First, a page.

endorsement from the Board of Selectmen in its first of many steps toward an ambitious renovation and improvement. In its plans, t he Bruce intends to feature enhanced art and science workshops and classrooms, allowing the museum to double the number of programs offered and reach twice as many children. “We recognize the value and the tremendous legacy that the Bruce Museum has and the importance of its role in to this town going forward,” First Selectman Peter Tesei said onThursday. Also included in its request for

The Bruce Museum, which sits atop a hill on town property and overlooks Greenwich Harbor, is required to go through the zoning process just as any other property would. “The museum came to the town on a bequest from Robert Bruce,” said Bruce Cohen, representing lawyer and former member of the Board of Directors for the museum. “It was given to the town on a condition. The condition was that it be See BRUCE on Page 5

The Bruce Museum, which last expanded in 1992, announced its plans for a proposed expansion last week. (contributed photo)

A Bird’s Eye View... At the Byram Park Softball Field, a Nest With Three Fledgling Ospreys Sits on Top of a Bank of Lights

By Anne W. Semmes Sentinel Columnist

I t is no small thing to wrestle a bucket truck free from the town’s busy Tree Department, but on this past brilliant Tuesday I got the call: Come to Byram Park, the bucket truck is waiting. I was finally to see atop the osprey nest, perched 50 feet high on the ball field lights. This was the culmination of my duty of monitoring and reporting on this recovering species—the osprey— during its breeding season; I am one of more than 500 osprey nest stewards for Osprey Nation, a program devised by the Connecticut Audubon Society. For weeks I’ve tried from every vantage point with my binoculars to know how many eggs were laid and how many fledglings were there, without success. I could finally see a couple of little heads from time to time. The hope was that there’d be a healthy threesome in there. Now with the bucket lift, I would see for sure. Teddy Mammone, Park foreman and caretaker of Byram Beach, knew my plight. He’d offered to try to enlist See OSPREYS on Page 12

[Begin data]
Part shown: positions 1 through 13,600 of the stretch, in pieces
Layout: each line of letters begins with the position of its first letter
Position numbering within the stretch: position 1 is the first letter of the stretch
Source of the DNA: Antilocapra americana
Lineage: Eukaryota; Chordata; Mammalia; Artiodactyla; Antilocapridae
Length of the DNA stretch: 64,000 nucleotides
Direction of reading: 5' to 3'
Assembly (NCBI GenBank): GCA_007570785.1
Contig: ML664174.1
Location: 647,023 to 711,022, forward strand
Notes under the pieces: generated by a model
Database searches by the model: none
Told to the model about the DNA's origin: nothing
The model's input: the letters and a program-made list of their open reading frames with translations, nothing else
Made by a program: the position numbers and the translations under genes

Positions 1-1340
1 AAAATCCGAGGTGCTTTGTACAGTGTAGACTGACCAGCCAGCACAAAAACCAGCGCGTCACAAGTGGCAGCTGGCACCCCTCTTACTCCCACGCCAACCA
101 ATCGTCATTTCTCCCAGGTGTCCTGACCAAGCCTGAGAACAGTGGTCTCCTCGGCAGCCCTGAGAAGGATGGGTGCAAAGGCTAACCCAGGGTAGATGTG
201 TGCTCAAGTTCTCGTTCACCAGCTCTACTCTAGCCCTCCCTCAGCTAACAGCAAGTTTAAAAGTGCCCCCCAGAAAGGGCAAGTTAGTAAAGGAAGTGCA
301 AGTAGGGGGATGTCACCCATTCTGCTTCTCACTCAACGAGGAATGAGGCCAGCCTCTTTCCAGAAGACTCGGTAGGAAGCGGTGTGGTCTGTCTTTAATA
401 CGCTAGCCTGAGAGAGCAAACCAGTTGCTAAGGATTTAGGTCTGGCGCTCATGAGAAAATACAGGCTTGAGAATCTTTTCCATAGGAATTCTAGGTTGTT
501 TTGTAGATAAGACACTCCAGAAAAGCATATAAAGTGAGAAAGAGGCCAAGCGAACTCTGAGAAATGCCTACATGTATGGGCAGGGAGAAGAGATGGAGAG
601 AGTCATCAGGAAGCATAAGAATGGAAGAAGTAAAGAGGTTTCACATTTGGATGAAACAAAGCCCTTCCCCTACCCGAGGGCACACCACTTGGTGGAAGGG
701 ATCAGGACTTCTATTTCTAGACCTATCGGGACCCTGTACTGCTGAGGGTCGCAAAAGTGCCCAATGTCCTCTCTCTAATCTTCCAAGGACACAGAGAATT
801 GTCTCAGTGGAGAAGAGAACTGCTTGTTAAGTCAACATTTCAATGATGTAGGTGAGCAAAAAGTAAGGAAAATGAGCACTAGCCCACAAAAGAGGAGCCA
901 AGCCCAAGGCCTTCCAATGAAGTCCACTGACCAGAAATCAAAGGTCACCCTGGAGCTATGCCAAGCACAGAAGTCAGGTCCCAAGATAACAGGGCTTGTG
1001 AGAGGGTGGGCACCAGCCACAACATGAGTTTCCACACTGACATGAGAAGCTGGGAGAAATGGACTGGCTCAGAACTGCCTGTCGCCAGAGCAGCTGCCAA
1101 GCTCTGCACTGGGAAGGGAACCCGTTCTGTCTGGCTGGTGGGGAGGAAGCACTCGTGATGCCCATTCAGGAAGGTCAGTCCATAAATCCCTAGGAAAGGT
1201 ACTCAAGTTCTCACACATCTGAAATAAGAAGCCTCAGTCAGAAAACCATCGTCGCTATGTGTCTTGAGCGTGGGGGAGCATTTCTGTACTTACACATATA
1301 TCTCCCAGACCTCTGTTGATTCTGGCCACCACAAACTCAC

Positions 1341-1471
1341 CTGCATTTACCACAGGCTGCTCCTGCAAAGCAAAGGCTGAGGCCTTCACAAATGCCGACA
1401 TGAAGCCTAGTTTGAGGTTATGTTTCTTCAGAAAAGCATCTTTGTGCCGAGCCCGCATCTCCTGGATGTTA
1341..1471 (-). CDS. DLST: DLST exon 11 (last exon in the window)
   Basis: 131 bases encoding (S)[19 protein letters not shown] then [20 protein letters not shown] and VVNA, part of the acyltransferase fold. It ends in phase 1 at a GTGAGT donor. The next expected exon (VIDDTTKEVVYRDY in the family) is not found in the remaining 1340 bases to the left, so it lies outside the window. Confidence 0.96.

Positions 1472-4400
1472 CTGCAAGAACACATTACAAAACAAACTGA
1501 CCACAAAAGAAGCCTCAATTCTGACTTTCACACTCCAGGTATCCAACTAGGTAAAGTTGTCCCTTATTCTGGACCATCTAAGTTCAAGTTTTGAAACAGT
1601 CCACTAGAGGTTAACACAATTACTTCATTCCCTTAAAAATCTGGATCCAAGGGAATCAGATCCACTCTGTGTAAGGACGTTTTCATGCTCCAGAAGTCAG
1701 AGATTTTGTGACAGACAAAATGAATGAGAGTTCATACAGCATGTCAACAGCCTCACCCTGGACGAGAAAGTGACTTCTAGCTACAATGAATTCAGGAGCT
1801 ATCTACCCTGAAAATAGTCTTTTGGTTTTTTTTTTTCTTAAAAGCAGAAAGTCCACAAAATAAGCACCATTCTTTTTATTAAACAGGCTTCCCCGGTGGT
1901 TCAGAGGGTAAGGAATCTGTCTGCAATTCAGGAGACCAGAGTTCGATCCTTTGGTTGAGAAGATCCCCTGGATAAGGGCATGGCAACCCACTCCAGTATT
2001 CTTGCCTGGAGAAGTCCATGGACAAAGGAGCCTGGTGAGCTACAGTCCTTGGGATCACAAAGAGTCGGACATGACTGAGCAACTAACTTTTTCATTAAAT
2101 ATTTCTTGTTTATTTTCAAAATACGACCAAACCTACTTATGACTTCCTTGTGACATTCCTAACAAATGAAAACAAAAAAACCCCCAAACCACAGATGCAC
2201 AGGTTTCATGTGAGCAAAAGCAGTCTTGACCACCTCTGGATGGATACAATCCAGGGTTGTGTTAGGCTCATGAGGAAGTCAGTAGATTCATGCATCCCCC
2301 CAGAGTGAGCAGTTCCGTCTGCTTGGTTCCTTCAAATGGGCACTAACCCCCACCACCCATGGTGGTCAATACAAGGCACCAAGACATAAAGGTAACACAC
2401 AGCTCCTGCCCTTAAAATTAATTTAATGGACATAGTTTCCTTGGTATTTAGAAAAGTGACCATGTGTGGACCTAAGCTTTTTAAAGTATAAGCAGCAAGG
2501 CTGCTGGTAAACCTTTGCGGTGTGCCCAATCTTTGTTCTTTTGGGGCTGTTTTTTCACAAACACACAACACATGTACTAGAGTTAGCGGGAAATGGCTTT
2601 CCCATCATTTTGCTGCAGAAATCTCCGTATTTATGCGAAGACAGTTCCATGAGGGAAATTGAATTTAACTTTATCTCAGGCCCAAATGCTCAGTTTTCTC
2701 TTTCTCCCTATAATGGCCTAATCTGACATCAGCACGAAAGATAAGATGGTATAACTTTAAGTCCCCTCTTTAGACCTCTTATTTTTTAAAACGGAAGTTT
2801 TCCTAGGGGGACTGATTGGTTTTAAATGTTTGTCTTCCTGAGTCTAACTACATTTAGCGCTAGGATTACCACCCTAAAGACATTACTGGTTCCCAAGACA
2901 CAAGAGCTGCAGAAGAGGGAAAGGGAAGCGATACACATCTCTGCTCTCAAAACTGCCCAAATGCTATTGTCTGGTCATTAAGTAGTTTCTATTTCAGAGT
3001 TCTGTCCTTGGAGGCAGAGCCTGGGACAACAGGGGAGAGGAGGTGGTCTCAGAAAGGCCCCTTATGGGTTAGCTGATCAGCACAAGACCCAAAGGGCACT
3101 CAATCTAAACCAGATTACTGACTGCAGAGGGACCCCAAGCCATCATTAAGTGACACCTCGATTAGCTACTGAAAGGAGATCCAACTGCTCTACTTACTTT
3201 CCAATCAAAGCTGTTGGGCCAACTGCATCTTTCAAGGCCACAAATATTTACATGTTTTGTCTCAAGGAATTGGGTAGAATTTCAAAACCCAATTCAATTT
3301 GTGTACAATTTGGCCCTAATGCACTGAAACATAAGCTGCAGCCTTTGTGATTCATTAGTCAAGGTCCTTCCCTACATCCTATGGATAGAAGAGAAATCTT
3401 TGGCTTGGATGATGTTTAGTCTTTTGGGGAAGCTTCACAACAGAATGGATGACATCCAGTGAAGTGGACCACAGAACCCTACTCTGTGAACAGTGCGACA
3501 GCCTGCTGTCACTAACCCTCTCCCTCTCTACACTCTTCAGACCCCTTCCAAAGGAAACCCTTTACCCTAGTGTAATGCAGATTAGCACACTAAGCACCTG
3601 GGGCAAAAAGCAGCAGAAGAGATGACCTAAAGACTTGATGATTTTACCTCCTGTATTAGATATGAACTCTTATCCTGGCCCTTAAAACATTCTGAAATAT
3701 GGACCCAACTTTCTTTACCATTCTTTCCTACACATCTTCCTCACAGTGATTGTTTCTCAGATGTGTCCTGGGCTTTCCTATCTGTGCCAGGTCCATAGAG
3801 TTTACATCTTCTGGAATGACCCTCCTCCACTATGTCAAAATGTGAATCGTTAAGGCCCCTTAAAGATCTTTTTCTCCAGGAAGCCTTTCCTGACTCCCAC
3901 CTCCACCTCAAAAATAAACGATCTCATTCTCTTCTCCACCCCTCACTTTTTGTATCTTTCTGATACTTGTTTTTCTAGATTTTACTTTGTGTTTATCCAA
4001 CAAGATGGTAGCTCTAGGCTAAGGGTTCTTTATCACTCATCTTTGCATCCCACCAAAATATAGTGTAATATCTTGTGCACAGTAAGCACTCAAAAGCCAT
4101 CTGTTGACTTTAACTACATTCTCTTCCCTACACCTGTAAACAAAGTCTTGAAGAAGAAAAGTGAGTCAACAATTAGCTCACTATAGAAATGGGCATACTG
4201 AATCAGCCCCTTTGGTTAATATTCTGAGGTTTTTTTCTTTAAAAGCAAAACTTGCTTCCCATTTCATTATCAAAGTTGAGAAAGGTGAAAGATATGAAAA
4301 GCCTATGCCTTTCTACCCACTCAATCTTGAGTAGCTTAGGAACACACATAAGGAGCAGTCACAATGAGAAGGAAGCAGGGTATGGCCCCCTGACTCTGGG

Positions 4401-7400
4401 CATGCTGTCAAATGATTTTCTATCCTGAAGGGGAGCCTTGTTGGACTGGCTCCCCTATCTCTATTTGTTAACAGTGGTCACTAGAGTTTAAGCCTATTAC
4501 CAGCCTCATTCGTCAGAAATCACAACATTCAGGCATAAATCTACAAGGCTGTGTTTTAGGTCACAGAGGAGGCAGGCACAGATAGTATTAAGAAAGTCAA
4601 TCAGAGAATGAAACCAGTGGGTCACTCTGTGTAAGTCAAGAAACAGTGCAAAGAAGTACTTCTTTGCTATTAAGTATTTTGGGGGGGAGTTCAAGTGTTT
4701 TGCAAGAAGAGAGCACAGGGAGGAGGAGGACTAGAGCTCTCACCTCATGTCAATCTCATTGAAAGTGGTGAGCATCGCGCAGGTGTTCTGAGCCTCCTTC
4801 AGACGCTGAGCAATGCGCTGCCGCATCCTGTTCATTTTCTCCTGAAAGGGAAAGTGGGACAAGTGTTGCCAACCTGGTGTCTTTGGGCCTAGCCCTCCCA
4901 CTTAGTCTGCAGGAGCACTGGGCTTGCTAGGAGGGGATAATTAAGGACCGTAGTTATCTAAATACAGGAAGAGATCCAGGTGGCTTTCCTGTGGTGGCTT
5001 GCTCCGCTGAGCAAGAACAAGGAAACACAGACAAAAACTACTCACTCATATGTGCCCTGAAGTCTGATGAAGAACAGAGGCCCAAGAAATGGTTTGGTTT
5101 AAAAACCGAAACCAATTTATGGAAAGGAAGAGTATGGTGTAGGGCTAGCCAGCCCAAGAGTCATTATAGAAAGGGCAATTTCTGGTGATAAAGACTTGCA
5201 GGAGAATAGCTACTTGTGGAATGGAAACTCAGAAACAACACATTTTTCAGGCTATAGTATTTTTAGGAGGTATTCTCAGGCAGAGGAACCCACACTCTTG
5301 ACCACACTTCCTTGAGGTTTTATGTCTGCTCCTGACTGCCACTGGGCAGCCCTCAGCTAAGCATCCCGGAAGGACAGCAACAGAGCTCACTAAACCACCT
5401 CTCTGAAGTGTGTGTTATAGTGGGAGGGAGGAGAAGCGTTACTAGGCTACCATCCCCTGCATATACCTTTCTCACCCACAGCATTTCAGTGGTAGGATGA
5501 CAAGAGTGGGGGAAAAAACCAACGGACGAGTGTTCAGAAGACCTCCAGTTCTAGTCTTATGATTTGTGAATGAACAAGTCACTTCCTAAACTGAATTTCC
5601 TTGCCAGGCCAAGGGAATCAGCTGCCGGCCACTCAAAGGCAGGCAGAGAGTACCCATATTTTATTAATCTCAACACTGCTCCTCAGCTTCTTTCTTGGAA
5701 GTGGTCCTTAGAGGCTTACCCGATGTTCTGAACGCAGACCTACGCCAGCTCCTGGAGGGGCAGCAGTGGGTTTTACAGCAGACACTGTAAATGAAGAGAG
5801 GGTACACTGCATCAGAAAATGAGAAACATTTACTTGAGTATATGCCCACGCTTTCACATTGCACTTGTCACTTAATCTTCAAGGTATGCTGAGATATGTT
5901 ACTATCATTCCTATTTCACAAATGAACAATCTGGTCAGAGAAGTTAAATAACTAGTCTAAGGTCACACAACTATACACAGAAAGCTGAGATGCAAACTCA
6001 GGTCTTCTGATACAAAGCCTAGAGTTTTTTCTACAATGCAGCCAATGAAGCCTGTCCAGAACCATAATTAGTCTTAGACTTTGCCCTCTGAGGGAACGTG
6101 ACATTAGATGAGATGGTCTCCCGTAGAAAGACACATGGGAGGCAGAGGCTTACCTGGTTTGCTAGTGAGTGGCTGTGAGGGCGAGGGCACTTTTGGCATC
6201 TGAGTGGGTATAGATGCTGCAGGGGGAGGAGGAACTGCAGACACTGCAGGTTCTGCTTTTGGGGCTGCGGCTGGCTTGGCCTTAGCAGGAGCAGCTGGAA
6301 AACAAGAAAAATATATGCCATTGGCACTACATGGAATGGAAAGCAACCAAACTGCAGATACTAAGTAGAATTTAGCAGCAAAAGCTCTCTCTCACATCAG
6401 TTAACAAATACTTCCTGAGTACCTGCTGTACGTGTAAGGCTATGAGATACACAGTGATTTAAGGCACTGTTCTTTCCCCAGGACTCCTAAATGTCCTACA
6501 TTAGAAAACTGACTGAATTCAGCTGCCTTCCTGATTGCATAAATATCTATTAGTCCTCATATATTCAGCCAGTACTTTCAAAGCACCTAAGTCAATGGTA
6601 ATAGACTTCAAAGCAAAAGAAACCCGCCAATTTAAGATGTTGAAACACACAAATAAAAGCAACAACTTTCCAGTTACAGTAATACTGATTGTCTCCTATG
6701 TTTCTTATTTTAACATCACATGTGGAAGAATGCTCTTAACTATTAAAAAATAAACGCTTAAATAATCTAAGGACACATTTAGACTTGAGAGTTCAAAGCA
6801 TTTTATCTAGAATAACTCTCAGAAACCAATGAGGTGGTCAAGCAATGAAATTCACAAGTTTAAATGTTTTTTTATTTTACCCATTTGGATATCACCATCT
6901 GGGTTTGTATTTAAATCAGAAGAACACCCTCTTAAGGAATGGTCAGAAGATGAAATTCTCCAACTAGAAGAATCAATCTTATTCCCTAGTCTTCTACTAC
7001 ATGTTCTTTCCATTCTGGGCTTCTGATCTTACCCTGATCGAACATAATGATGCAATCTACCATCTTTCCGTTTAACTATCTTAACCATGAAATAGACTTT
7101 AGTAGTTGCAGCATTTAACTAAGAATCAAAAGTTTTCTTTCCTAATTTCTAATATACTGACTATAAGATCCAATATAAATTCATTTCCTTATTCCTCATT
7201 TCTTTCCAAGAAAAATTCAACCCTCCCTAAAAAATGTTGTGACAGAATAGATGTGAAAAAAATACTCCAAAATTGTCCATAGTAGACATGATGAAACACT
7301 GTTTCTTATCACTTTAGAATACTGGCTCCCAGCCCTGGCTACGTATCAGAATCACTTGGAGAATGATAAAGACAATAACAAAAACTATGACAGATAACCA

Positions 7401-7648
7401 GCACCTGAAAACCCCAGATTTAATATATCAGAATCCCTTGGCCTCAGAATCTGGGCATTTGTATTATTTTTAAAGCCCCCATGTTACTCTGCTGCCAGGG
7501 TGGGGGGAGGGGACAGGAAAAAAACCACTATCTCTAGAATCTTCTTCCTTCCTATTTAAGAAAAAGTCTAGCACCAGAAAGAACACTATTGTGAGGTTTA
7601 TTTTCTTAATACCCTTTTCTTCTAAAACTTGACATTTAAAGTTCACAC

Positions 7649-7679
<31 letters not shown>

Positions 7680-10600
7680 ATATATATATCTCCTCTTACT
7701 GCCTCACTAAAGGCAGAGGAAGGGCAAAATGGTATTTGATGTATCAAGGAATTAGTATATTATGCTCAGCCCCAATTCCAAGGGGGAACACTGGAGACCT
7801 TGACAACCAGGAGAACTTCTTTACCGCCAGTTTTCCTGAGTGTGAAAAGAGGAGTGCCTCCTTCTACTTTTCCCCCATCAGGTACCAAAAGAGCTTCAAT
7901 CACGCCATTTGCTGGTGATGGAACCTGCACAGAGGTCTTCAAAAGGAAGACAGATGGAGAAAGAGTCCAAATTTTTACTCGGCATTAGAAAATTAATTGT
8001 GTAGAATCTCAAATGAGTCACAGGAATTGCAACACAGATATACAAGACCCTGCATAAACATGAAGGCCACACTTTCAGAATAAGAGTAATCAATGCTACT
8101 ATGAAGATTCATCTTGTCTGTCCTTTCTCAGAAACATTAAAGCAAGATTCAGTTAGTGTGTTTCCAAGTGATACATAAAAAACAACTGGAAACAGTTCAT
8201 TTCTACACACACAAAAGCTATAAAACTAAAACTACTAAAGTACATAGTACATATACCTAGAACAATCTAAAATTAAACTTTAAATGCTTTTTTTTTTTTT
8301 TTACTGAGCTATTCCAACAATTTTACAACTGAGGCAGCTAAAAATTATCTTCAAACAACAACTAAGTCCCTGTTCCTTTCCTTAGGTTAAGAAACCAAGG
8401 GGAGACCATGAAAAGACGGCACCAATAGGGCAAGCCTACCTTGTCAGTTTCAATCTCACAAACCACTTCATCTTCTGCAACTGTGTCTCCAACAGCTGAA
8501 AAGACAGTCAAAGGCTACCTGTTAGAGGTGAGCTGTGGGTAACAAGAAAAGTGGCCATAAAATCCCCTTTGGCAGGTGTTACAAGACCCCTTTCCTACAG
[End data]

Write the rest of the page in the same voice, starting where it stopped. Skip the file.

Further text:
Three fledgling ospreys in their nest atop the lights at Bryram Field. (Anne W. Semmes photo)

Citizen-Led Initiative Aims to Wipe Out Graffiti By Evan Triantafilidis Sentinel Reporter A citizen-led initiative to wipe out and clean up graffiti in parts of Greenwich was brought before the Board of Selectman on Thursday. Dawn Fortunato, a town Resident and RTM member of District 3, brought the proposal to Town Hall and was backed by state Rep. Fred Camillo and Bobby Walker, the executive director of the Boys and Girls Club. “It’s all over on the west side,” said Fortunato, a Chickahominy resident. “It’s also in Byram and in Old Greenwich.” First Selectman Peter Tesei described the graffiti around town as a “degradation of the landscape,” and praised the citizen- driven component of the initiative. “I think it will bring the community together and deter any further damage,” Fortunato said. The initiative, which will start its test drive in the Chickahominy neighborhood, will work with the Torch and Keystone Clubs of the Boys and Girls Club to restore what the written proposal calls vandalism. “I think it damages civic pride, encourages further criminal activity, devalues property and is intimidating to residents,” Fortunato said. “For some, it See GRAFFITI on Page 9